* To invest an initial 250 mln euros
* Plans further "significant commitments"
* To target companies worth 200 mln euros-1 bln euros
(Adds background, detail, quote)
By Simon Jessop
LONDON, July 17 British insurer Legal & General
(L&G) plans to start lending direct to businesses
across Europe, offering a much-needed boost to small and
mid-sized companies starved of credit from the banking system.
It joins peers such as French-listed AXA and
Germany's Allianz in filling the gap left by
cash-strapped banks, creating a so-called shadow banking system
to boost income during a period of sustained low interest rates.
L&G said on Thursday that it had subscribed for a 40 percent
equity stake in Pemberton, an alternatve asset management firm
that is launching a new direct lending platform to provide loans
and private placements to mid-market companies.
The service will focus on companies with turnover of between
100 million euros ($135 million) and 1 billion euros. L&G, which
invests 463 billion pounds worldwide, said it would invest an
initial 250 million euros with the intention of making further
"The UK and Europe have been too dependent on bank
financing, and this impacts particularly on businesses wishing
to invest and expand," Paul Stanworth, managing director of
Legal & General Capital, said in a statement.
NEW ASSET CLASS
"Creating a new channel to deploy longer-dated institutional
money in the mid-market sector will help drive economic recovery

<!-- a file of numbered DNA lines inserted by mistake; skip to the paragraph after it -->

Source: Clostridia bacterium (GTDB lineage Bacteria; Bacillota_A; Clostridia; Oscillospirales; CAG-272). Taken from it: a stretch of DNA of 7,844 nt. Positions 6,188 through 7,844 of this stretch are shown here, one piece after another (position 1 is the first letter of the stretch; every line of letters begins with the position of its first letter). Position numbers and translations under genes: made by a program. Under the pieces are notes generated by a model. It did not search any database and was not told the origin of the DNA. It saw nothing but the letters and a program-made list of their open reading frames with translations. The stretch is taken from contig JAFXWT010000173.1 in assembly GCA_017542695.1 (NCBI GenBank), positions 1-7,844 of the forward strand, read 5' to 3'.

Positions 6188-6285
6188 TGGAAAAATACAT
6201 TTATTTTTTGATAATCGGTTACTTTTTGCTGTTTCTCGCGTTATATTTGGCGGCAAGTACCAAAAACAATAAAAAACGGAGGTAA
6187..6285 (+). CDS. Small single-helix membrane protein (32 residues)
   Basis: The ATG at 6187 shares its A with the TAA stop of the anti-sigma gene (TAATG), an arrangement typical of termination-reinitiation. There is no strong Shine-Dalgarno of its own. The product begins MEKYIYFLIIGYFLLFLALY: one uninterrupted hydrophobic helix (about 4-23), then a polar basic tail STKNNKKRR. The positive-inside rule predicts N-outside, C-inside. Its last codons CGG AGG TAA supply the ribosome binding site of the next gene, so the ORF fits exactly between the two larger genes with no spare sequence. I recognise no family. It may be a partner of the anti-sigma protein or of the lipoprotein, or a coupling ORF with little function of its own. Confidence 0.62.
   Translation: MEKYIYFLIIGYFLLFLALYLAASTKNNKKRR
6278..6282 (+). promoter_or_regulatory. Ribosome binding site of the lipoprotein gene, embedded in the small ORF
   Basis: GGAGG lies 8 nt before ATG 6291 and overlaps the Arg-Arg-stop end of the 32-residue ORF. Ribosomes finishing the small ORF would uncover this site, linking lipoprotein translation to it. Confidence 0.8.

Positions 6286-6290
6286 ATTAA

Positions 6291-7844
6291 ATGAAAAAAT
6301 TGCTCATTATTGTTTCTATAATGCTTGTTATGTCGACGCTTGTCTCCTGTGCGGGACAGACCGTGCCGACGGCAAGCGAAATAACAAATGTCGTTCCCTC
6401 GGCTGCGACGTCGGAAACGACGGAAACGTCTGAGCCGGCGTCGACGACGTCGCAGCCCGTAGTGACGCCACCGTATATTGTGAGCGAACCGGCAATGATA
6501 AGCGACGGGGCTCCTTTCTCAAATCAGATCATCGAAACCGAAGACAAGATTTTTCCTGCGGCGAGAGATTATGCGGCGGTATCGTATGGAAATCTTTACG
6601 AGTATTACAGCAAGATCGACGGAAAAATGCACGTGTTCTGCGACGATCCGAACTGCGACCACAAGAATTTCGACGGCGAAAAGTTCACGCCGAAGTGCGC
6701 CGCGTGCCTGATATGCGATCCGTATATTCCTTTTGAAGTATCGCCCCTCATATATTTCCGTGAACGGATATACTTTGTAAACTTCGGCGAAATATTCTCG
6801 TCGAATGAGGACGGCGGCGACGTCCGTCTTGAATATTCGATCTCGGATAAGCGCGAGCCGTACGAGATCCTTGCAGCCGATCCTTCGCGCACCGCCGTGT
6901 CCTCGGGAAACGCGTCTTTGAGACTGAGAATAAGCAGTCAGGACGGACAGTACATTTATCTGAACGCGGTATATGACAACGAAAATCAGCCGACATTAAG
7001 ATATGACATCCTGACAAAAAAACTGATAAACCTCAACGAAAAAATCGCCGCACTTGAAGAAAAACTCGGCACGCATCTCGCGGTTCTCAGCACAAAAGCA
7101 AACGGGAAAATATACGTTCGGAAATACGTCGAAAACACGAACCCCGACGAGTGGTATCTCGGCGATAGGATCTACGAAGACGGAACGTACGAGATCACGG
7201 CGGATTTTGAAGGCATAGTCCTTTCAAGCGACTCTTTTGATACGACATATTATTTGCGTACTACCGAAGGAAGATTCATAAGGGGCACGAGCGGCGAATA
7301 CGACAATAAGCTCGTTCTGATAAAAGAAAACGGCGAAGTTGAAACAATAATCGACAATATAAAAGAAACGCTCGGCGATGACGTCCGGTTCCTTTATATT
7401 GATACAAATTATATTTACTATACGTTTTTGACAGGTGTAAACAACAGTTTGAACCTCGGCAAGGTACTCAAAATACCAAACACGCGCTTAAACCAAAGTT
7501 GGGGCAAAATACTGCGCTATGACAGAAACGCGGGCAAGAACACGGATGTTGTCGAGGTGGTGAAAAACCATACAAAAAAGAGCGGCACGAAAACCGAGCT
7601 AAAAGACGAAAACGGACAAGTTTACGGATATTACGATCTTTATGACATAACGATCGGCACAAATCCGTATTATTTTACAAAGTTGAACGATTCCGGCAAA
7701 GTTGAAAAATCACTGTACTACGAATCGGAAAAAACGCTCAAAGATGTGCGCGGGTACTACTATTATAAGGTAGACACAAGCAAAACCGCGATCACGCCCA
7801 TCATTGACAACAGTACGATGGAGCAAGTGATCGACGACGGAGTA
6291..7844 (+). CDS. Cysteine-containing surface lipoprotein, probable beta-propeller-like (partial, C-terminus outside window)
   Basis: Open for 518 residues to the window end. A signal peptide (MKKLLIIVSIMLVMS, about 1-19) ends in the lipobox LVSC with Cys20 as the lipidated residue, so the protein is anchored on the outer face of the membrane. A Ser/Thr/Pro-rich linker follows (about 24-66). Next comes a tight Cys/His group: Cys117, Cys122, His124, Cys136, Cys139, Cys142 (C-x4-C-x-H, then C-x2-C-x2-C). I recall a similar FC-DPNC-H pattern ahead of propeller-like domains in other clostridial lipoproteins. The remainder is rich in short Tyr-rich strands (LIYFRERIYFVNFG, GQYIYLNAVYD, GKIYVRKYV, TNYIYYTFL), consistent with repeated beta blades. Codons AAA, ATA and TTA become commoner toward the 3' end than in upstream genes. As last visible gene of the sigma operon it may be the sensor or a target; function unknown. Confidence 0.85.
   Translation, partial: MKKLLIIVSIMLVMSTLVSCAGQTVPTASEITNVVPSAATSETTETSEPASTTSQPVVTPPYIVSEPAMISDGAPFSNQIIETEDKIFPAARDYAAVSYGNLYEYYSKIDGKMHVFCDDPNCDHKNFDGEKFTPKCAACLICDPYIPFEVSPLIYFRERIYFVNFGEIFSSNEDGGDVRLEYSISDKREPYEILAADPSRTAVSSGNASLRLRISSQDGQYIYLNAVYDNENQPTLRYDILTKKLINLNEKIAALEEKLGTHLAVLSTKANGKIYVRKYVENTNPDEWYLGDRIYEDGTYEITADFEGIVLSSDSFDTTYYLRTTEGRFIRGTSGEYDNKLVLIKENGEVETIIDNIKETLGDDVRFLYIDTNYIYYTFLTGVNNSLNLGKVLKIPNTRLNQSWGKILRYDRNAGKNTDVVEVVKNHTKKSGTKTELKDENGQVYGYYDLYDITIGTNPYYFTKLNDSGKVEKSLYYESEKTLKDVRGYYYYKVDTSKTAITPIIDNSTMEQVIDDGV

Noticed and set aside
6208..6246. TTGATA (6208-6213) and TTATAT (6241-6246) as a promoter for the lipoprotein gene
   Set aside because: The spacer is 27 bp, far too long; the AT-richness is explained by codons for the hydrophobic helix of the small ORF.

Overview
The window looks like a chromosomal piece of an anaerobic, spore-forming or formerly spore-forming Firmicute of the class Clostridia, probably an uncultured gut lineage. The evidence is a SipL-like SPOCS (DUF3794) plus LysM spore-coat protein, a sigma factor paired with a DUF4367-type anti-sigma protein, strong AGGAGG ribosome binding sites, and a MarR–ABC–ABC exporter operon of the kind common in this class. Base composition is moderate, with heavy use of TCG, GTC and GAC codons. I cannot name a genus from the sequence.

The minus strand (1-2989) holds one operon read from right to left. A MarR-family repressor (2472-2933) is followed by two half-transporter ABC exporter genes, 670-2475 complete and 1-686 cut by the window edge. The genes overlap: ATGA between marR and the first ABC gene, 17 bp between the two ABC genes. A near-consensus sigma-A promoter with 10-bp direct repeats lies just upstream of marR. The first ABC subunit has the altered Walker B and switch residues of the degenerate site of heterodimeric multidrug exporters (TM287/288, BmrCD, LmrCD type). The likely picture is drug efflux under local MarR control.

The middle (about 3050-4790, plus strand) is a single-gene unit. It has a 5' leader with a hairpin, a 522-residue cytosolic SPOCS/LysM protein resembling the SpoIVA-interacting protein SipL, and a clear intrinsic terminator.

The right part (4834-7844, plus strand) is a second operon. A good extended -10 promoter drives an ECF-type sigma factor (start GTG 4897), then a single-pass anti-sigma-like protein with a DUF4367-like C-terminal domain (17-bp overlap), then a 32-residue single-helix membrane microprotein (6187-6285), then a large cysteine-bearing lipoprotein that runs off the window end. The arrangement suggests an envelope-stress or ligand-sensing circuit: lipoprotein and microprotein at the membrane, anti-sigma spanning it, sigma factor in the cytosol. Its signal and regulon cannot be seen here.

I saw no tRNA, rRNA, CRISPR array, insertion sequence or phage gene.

at a time when bank balance sheets are constrained, as well as
creating a further asset class for direct investments by
insurance companies and other institutions."
Loans will be made using Pemberton's on-the-ground presence
in various European markets and its network of regional bank
relationships, the statement said.
"Through our platform, we will enable the mid-market to
access funds from established institutional investors at a time
when the number of loans available from banks is in decline,"
said Symon Drake-Brockman, managing partner at Pemberton.
AXA and other French businesses, including fund managers
such as Amundi, have taken advantage of government help to boost
the fledgeling industry.
The move to direct lending in companies by 178-year-old L&G
follows sharp growth in its spending on building infrastructure
and housing in Britain, another much-hyped avenue for higher
returns as governments struggle to fund such investments.
L&G's current investment in infrastructure and housing
stands at 4 billion pounds, it said.
($1 = 0.7390 Euros)
(Editing by David Goodman)